Migrant crossings at US border continue to decline: CBP chief
The number of migrants trying to cross the U.S.-Mexico border has continued to decline in recent weeks as immigration officials attempt to navigate their way out of the border crisis that has challenged the Trump administration for most of the past year.
In a rare briefing from the White House, Acting U.S. Customs and Border Protection Commissioner Mark Morgan said Monday that federal agents stopped about 64,000 people at the southern border in the month of August. That’s down from more than 82,000 in July and a continued reduction from a peak of more than 130,000 apprehensions in May.
“The President has made it very clear that he is going to use every tool available to him and this administration to address this unprecedented crisis at the southern border,” Morgan said.
The CBP chief said the administration’s policy to force asylum applicants to remain in Mexico for the duration of their court cases had worked to discourage organized criminals from coordinating illegal crossings.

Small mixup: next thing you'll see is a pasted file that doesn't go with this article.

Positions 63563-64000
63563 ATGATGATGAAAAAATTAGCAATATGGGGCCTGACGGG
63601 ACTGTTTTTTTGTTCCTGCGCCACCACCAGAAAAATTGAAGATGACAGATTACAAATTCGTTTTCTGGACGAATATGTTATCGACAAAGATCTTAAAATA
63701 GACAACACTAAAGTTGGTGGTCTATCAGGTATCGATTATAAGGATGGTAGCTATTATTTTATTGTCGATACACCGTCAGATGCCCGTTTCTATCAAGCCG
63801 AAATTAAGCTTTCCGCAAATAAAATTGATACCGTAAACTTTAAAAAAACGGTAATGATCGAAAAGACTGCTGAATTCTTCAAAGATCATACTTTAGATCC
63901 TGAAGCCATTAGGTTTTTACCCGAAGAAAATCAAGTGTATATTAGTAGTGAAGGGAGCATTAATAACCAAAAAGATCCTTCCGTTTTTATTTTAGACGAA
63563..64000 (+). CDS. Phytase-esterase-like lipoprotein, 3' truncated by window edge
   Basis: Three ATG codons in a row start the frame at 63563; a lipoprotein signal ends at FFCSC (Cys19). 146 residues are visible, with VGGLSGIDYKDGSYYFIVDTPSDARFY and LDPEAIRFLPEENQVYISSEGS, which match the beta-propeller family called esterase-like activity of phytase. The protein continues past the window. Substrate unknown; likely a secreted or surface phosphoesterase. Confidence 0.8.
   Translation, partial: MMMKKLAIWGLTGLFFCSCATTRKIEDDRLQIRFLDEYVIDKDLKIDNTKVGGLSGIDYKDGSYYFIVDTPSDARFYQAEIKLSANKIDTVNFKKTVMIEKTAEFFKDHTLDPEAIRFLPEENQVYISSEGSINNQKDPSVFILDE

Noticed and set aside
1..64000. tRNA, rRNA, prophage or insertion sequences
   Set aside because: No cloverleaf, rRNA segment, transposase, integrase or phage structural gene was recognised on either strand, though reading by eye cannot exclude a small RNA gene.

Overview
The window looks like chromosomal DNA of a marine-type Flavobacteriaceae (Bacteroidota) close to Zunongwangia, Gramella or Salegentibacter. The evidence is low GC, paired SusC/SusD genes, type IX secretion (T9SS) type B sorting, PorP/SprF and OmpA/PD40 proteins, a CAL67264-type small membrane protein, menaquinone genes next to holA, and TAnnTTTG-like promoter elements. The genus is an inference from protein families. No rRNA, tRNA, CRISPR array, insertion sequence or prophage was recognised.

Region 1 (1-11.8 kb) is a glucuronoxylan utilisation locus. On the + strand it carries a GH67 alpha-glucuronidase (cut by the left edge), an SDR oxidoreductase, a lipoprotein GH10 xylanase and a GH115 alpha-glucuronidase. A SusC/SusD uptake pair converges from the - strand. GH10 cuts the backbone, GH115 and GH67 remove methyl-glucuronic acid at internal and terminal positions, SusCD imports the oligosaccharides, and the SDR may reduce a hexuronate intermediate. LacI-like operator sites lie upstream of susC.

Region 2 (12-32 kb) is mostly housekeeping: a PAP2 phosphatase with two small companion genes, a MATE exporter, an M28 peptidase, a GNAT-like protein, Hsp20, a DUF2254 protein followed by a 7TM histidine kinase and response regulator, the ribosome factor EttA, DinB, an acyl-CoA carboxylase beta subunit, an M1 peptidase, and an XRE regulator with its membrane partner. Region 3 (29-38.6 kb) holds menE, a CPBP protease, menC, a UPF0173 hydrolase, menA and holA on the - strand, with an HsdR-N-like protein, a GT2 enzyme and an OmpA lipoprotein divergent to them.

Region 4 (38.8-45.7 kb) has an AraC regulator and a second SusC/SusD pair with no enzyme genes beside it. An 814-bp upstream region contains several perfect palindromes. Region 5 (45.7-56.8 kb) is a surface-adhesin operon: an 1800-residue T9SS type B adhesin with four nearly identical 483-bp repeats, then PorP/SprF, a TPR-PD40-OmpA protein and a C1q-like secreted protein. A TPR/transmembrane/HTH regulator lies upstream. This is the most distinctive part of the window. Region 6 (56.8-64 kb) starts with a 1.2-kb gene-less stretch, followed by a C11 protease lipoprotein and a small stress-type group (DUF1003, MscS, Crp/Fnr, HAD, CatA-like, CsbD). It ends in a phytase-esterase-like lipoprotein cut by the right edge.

“They’re telling the cartels and this vulnerable population: the game has changed,” Morgan proclaimed in the White House briefing room.
Morgan also pointed to action taken by the Mexican government to stem the northern flow of migrants traveling through the country after President Donald Trump threatened trade tariffs earlier in the summer.
“This is being done to greatly reduce, or eliminate, Illegal Immigration coming from Mexico and into the United States,” the Trump said on twitter at the time.
Throughout the summer months, the Mexican government has ramped up immigration enforcement, ordering 15,000 troops to the country’s northern border. But Morgan said he hopes crossings decline further — monthly apprehensions in in the months leading up to the fall of 2017 were less than half of the numbers announced Monday.
The new announcement comes as the administration continues court battles to restrict immigration further. On Monday, a judge in California issued a nation-wide ban on the administration’s latest attempt to restrict asylum applicants traveling through Mexico. The policy had been previously permitted in New Mexico and Texas, but is now suspended until further judicial review.